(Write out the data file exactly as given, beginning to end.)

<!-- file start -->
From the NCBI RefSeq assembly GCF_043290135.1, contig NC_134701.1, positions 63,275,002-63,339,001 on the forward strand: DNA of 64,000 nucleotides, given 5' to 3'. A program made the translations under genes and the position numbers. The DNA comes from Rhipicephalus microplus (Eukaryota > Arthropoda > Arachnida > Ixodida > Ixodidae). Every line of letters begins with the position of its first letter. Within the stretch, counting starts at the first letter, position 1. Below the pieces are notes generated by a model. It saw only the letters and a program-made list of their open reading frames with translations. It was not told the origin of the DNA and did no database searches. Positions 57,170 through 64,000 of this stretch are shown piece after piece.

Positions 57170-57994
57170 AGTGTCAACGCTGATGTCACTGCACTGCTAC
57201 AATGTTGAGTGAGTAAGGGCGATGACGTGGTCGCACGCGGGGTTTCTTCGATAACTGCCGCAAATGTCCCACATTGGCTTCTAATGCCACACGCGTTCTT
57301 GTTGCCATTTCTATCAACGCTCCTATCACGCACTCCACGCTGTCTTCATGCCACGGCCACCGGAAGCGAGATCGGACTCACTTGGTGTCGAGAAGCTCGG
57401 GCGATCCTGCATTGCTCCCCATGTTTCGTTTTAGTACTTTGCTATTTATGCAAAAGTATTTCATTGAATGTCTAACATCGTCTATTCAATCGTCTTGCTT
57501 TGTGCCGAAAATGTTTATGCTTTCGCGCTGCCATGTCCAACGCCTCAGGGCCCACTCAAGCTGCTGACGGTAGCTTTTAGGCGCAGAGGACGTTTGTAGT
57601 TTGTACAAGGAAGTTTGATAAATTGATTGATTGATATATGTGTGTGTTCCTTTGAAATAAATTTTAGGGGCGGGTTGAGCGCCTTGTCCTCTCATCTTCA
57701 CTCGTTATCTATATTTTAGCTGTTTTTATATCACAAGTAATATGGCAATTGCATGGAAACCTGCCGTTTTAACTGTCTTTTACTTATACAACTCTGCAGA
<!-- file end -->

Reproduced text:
From the NCBI RefSeq assembly GCF_043290135.1, contig NC_134701.1, positions 63,275,002-63,339,001 on the forward strand: DNA of 64,000 nucleotides, given 5' to 3'. A program made the translations under genes and the position numbers. The DNA comes from Rhipicephalus microplus (Eukaryota > Arthropoda > Arachnida > Ixodida > Ixodidae). Every line of letters begins with the position of its first letter. Within the stretch, counting starts at the first letter, position 1. Below the pieces are notes generated by a model. It saw only the letters and a program-made list of their open reading frames with translations. It was not told the origin of the DNA and did no database searches. Positions 57,170 through 64,000 of this stretch are shown piece after piece.

Positions 57170-57994
57170 AGTGTCAACGCTGATGTCACTGCACTGCTAC
57201 AATGTTGAGTGAGTAAGGGCGATGACGTGGTCGCACGCGGGGTTTCTTCGATAACTGCCGCAAATGTCCCACATTGGCTTCTAATGCCACACGCGTTCTT
57301 GTTGCCATTTCTATCAACGCTCCTATCACGCACTCCACGCTGTCTTCATGCCACGGCCACCGGAAGCGAGATCGGACTCACTTGGTGTCGAGAAGCTCGG
57401 GCGATCCTGCATTGCTCCCCATGTTTCGTTTTAGTACTTTGCTATTTATGCAAAAGTATTTCATTGAATGTCTAACATCGTCTATTCAATCGTCTTGCTT
57501 TGTGCCGAAAATGTTTATGCTTTCGCGCTGCCATGTCCAACGCCTCAGGGCCCACTCAAGCTGCTGACGGTAGCTTTTAGGCGCAGAGGACGTTTGTAGT
57601 TTGTACAAGGAAGTTTGATAAATTGATTGATTGATATATGTGTGTGTTCCTTTGAAATAAATTTTAGGGGCGGGTTGAGCGCCTTGTCCTCTCATCTTCA
57701 CTCGTTATCTATATTTTAGCTGTTTTTATATCACAAGTAATATGGCAATTGCATGGAAACCTGCCGTTTTAACTGTCTTTTACTTATACAACTCTGCAGA